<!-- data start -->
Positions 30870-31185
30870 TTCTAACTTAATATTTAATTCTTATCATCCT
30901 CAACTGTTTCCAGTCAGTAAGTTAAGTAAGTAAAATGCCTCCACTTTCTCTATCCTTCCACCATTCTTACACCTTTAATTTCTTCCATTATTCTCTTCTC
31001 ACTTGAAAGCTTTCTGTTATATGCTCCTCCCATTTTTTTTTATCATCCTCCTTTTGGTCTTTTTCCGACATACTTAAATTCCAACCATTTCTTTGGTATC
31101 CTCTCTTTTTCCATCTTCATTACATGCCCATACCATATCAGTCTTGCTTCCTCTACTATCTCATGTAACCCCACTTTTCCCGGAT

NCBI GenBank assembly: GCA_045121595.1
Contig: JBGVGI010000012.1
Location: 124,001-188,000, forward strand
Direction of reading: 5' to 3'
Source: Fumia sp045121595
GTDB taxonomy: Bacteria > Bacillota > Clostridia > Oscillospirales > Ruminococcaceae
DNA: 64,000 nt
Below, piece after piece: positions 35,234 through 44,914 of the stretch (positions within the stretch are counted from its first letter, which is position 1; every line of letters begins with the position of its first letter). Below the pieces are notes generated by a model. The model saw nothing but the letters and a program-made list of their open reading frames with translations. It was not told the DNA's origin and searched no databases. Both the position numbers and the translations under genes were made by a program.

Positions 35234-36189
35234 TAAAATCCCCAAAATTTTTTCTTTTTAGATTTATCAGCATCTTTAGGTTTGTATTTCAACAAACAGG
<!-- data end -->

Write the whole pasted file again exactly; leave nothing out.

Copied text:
Positions 30870-31185
30870 TTCTAACTTAATATTTAATTCTTATCATCCT
30901 CAACTGTTTCCAGTCAGTAAGTTAAGTAAGTAAAATGCCTCCACTTTCTCTATCCTTCCACCATTCTTACACCTTTAATTTCTTCCATTATTCTCTTCTC
31001 ACTTGAAAGCTTTCTGTTATATGCTCCTCCCATTTTTTTTTATCATCCTCCTTTTGGTCTTTTTCCGACATACTTAAATTCCAACCATTTCTTTGGTATC
31101 CTCTCTTTTTCCATCTTCATTACATGCCCATACCATATCAGTCTTGCTTCCTCTACTATCTCATGTAACCCCACTTTTCCCGGAT

NCBI GenBank assembly: GCA_045121595.1
Contig: JBGVGI010000012.1
Location: 124,001-188,000, forward strand
Direction of reading: 5' to 3'
Source: Fumia sp045121595
GTDB taxonomy: Bacteria > Bacillota > Clostridia > Oscillospirales > Ruminococcaceae
DNA: 64,000 nt
Below, piece after piece: positions 35,234 through 44,914 of the stretch (positions within the stretch are counted from its first letter, which is position 1; every line of letters begins with the position of its first letter). Below the pieces are notes generated by a model. The model saw nothing but the letters and a program-made list of their open reading frames with translations. It was not told the DNA's origin and searched no databases. Both the position numbers and the translations under genes were made by a program.

Positions 35234-36189
35234 TAAAATCCCCAAAATTTTTTCTTTTTAGATTTATCAGCATCTTTAGGTTTGTATTTCAACAAACAGG